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Media agencies are also ‘walled gardens’ says former Motorola regional CMO

Media agencies are “walled gardens” in how they buy media for their clients, a former regional CMO has said as debate continues around the transparency of trading practices.

Speaking with Mumbrella Asia in the wake of the Dentsu over-billing scandal in Japan, Ian Chapman-Banks, a former regional Motorola, Apple and Dell marketer, used a term usually reserved for the likes of Google and Facebook in his description of the agency sector, saying that squeezed margins have led to non-transparent practices in media buying.

Ian Chapman-Banks

Ian Chapman-Banks: ‘Margins are hard to come by, hence programmatic black boxes”

“The agency business right now is a walled garden, because the way that people are using data is not uniform,” he said.

“Data is not easily accessible by everybody all the way through the system. And that’s why there are issues over transparency,” said Chapman-Banks, who suggested that soon media trading could be subject to the same level of scrutiny financial services are now facing.

“Margins are really hard to come by, hence… programmatic black boxes and people not understanding what the rebates [on media] are. It’s tough,” he said.

Chapman-Banks is co-founder of Sqreen, a data analytics firm that uses artificial intelligence to screen large companies, particularly banks, for fraud.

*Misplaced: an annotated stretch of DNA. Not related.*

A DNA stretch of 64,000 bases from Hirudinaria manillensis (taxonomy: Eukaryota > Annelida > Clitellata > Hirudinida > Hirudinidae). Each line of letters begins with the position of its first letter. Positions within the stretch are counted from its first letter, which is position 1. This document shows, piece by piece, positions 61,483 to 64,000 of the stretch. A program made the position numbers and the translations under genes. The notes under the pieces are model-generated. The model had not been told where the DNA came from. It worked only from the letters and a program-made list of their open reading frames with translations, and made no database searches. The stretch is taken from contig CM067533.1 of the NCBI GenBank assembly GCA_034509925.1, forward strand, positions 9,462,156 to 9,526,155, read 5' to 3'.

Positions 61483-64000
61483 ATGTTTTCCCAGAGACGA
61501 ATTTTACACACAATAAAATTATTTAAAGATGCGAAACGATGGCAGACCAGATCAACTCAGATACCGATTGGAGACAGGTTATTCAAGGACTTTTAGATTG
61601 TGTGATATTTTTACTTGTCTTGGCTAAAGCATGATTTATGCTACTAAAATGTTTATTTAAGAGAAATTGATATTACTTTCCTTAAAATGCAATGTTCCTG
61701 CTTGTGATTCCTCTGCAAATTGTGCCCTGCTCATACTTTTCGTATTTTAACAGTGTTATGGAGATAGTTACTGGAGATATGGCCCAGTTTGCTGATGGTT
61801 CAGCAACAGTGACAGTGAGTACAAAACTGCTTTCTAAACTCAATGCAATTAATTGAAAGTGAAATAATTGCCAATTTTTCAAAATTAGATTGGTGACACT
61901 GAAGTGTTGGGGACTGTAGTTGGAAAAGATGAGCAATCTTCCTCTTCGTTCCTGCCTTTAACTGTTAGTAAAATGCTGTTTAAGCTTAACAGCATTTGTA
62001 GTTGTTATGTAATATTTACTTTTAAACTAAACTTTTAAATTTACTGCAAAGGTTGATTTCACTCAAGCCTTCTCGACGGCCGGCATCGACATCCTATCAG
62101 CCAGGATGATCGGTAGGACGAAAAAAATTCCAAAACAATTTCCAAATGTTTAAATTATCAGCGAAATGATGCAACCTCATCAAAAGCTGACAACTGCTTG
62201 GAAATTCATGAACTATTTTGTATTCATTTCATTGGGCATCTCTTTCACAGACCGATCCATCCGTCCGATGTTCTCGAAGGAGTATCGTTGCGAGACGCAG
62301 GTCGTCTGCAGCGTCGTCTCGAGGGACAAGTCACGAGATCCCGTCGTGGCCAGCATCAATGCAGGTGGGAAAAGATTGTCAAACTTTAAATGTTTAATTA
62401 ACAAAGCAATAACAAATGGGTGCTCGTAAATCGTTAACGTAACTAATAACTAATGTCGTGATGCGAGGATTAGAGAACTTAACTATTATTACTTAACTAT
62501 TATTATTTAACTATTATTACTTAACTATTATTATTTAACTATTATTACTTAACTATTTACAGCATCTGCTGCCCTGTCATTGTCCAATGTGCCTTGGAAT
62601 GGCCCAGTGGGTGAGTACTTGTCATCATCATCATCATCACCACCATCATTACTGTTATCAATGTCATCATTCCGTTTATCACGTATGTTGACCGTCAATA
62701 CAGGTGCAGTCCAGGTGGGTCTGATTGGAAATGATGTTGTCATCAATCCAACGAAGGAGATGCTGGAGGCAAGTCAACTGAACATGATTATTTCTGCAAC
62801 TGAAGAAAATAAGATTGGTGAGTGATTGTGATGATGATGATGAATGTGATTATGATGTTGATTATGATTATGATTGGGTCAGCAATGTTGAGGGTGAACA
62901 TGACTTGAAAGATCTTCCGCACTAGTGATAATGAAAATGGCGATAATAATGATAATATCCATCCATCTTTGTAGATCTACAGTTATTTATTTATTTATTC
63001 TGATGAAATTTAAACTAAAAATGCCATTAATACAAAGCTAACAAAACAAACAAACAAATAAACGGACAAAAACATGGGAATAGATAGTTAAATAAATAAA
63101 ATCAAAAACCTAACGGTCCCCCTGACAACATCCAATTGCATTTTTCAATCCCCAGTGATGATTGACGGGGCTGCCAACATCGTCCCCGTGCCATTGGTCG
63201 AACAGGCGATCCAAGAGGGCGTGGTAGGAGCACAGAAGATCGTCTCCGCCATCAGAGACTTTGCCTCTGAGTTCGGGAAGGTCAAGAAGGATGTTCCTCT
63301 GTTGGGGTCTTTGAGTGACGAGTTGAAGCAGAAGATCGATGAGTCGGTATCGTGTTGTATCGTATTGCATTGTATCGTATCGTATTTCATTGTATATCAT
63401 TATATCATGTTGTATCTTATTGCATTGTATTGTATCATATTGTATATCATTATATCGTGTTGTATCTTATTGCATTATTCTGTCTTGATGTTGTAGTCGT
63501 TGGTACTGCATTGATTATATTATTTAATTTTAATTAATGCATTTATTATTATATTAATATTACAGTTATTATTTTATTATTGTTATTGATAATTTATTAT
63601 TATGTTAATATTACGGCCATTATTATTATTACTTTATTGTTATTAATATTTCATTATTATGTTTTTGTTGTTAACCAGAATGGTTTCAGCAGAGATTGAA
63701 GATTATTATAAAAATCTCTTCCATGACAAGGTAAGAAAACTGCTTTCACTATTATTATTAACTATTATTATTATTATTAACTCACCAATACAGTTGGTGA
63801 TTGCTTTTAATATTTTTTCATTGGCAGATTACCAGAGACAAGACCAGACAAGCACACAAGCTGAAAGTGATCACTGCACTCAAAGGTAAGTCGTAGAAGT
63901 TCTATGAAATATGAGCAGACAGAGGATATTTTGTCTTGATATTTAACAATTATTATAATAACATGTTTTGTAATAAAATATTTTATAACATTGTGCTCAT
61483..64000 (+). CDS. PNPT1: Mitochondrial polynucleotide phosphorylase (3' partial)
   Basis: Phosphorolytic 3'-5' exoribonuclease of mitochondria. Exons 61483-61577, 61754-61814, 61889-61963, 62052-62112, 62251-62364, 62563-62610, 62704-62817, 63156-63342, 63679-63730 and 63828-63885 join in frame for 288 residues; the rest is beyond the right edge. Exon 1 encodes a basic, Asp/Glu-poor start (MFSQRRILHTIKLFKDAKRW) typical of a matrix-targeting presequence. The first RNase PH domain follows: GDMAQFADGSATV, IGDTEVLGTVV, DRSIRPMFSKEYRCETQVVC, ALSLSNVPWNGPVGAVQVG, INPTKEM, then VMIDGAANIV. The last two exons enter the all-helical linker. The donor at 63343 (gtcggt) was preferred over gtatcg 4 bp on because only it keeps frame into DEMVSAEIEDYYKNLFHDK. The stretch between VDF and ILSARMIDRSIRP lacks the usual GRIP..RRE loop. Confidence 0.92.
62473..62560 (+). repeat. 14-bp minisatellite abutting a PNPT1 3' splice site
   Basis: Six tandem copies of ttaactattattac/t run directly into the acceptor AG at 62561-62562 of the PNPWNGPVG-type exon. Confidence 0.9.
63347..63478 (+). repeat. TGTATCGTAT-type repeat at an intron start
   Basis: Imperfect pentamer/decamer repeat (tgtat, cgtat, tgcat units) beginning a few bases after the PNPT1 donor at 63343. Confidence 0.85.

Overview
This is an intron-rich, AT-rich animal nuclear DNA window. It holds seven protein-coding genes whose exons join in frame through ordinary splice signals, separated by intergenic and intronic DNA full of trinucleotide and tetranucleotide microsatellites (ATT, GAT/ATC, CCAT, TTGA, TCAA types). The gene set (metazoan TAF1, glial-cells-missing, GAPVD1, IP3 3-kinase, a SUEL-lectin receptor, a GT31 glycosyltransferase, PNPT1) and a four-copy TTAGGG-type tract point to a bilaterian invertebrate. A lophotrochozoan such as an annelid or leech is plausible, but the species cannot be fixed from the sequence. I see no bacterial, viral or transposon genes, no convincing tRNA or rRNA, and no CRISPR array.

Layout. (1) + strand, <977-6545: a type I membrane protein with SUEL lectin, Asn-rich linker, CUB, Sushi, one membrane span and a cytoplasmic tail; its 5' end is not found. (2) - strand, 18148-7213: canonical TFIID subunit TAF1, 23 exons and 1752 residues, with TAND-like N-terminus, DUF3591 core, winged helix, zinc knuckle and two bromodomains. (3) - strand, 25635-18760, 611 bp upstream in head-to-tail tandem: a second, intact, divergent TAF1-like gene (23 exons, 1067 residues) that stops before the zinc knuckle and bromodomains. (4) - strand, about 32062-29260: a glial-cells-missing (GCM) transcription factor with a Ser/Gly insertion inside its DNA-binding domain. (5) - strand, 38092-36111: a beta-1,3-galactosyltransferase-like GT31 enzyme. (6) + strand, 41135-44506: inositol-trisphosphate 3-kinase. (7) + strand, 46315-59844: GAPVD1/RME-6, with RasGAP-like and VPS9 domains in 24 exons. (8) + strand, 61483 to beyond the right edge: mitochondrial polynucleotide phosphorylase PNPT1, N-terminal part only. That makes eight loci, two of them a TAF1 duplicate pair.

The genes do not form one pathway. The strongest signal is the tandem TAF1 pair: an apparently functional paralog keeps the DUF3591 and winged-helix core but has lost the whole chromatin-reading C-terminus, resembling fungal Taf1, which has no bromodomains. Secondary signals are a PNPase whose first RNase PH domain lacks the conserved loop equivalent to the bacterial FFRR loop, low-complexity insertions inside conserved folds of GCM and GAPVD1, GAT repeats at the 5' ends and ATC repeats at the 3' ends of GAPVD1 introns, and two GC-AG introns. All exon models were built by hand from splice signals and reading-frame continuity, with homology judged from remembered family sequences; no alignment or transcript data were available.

He said that AI could transform the way media agencies buy digital media for their clients, and weed out what Dentsu described last week as “inappropriate operations” involving 111 clients.

“Right now, in the advertising business, if you think of it like a stock market that’s going up and down, prices are changing. If you could see that happening by the second, that level of transparency would dramatically change the business model.”

Financial adviser looking at figures with magnifying glass

Both clients and agencies would benefit, he said.

“If we were to put this level of transparency all the way through the process, what happened with Dentsu and Toyota could not happen,” he said.

“It’s in everybody’s interest to do it [embrace transparency] if they think about it in a very logical way, but no one will take first step. This is why ad fraud exits.”

“The reason ad fraud exists is that the brands don’t know what to do, because they don’t have the data. That’s the issue,” he said.

“The brand owner can’t see what websites the ads are running on, so the agency says ‘these sites are a good idea’ – and that’s where the dark art comes in,” he said.

Chapman-Banks suggested that some media agencies are wary of AI, not only because it would bring greater transparency to the more opaque side of media trading, but because it could replace much of traditional media planning.

“Today, anyone could go to any brand in Singapore and say here’s your media plan, go and buy it, with no skills or experience, because an AI engine would do it for them. All they have to do is buy the media. That’s what’s going to happen with media planning. The media buying side is terrified of this.”

“Why? Because programmatic is carpet-bombing with 50,000 ad impressions each second and they still can’t get over a 1-2% clickthrough rate. If you’re expecting a different outcome, you shouldn’t do the same thing every day,” he said.

Chapman-Banks said there are two areas where AI will benefit media trading – by making the process more efficient, and also more transparent.

At the beginning of the discussion, he noted: “How the ad industry works now around the transparency of buying and selling… if you did this in financial services, you’d go to jail. It’s all a black box.”

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